State faces ‘giant’ questions about slashing emissions

Source: Debra Kahn, E&E News reporter • Posted: Friday, December 15, 2017

California’s climate regulators are set to vote on a plan to reach the state’s ambitious greenhouse gas goals through 2030, but heavy political lifting still remains to fill in the details.

The state’s “scoping plan,” which is updated every five years, envisions continued progress on California’s targets for renewable energy, energy efficiency, alternative fuels and vehicles, plus the continuation of the state’s greenhouse gas market. Carbon trading is seen as the backstop to ensure that the state actually meets its goal of reaching 40 percent below 1990 emissions by 2030.

The California Air Resources Board (ARB) predicts that “direct” regulations — including the state’s renewable portfolio standard, low-carbon fuel standard and new rules to slash methane, refrigerants and soot from fuel combustion — will account for 62 percent of the cumulative reductions needed through 2030.

Cap and trade is intended to fill in the gap, or roughly 38 percent of cumulative reductions. That’s a far bigger share than it has contributed to date. The state originally estimated that cap and trade would account for 20 percent of reductions through 2020. Estimates based on recent data find that it may have spurred much less than that so far, due to complementary policies like the renewables target as well as a generous cushion of excess allowances (Climatewire, Nov. 15).

The large role reserved for cap and trade hints at policy fights yet to come, say observers. The market is due for substantial revisions, and tough decisions remain about how to balance the program’s environmental stringency with the need to keep allowance prices manageable for covered businesses. The fact that ARB expects cap and trade to account for nearly 40 percent of reductions in the 2021-30 period, but also for supplies to remain high through mid-decade, indicates that a steep share of the reductions would need to happen in the final years of the program.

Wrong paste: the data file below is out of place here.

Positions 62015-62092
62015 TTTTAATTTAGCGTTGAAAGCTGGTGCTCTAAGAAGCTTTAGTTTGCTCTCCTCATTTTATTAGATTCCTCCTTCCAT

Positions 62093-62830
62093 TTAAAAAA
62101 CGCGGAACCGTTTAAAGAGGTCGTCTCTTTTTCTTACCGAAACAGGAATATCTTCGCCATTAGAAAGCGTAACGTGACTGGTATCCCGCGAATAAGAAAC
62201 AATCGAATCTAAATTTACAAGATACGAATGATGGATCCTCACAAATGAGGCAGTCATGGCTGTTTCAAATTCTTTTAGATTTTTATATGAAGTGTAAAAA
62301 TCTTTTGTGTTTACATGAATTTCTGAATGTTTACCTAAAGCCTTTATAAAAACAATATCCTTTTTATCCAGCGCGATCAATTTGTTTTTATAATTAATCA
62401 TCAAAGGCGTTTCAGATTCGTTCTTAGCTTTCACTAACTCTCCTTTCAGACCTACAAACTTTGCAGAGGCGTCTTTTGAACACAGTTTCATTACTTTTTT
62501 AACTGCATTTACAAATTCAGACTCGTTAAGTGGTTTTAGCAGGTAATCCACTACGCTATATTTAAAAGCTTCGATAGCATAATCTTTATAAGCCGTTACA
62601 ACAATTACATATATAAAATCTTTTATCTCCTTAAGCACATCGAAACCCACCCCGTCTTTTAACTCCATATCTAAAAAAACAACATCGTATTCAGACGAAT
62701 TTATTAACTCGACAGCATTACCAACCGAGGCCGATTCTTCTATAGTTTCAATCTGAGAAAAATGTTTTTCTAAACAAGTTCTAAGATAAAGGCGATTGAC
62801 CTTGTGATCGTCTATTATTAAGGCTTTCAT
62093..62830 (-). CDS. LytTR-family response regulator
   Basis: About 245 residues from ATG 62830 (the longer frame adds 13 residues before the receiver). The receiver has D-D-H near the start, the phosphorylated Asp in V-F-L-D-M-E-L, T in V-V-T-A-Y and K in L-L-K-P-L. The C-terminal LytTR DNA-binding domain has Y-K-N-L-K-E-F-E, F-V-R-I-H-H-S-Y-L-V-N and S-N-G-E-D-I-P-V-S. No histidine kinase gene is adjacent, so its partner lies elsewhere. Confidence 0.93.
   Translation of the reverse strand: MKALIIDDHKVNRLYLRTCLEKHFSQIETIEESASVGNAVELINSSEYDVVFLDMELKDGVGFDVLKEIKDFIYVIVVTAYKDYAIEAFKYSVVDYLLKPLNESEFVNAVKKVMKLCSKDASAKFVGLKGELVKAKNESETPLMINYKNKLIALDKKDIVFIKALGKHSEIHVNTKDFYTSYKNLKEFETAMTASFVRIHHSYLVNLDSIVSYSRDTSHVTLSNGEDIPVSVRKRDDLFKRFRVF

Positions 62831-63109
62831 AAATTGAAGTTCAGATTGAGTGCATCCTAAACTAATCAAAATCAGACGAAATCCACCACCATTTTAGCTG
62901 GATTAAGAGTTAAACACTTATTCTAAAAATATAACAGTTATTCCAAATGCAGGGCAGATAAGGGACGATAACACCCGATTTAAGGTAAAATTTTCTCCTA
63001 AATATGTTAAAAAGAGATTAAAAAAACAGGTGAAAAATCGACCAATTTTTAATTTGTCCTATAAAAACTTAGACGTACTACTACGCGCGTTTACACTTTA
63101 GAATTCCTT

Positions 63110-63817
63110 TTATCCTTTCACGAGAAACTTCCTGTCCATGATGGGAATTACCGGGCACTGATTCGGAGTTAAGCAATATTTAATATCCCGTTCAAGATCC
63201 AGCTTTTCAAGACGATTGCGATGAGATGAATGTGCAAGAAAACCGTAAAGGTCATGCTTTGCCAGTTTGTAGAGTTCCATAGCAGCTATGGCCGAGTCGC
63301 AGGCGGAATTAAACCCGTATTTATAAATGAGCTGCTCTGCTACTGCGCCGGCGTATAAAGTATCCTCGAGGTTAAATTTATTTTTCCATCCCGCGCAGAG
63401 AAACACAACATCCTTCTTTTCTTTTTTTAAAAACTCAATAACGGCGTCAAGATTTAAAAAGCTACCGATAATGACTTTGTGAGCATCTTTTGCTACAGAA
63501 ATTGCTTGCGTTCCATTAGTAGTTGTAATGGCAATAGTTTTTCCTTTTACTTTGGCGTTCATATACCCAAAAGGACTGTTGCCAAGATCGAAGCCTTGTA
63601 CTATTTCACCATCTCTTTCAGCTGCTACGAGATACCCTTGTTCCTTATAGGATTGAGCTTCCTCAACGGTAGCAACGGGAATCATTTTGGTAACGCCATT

“That’s the unanswered question,” said Danny Cullenward, a research associate at the think tank Near Zero, who was named by state California Senate President Pro Tempore Kevin de León (D) earlier this year to a committee that tracks the economic and environmental performance of the cap-and-trade market. “It is the giant, gaping analytical problem that needs to be resolved.”

The tussle over the specifics of the plan will play out over the next year, through rulemaking mandated by A.B. 398, a bill by Assemblymember Eduardo Garcia (D) enacted earlier this year that authorizes the use of cap and trade through 2030. The law requires ARB to install a price ceiling for allowances and to at least consider what to do about the cushion of excess allowances that are projected to persist into the mid-2020s.

While regulators aren’t required to take action on the projected oversupply, some market analysts are hoping that they will.

“I expect it’s going to be a continuing topic of interest, and my belief is that eventually CARB is going to want to make some adjustments,” said Chris Busch, director of research at the advisory firm Energy Innovation. The firm released a report earlier this week calling for ARB and other jurisdictions linked to California’s market to reduce the allowance budget after 2020 in order to account for the current oversupply.

The state’s Legislative Analyst’s Office also issued a report yesterday recommending that the Legislature keep an eye on ARB’s decisionmaking. Depending on decisions made about the price ceiling, the oversupply and the amount of allowances given away versus auctioned, revenues could range from $2 billion to $7 billion in 2030, the report says.

An October workshop on the post-2020 program provided some early indicators of the battle lines.

Pacific Gas & Electric Co., the state’s largest utility, filed comments arguing that oversupply is not an issue because demand is projected to eventually exceed supply before 2030. Reducing the supply could cause “greater negative impacts to household income,” PG&E’s Nathan Bengtsson wrote.

Oil industry representatives warned that tightening the supply could come at the expense of the stringency of other state programs. “If ARB desires to have more emission reductions occur under the cap-and-trade program, it may want to consider, where feasible, reducing the stringency of complementary measures such as the LCFS [low-carbon fuel standard],” wrote Cathy Reheis-Boyd, president of the trade group Western States Petroleum Association.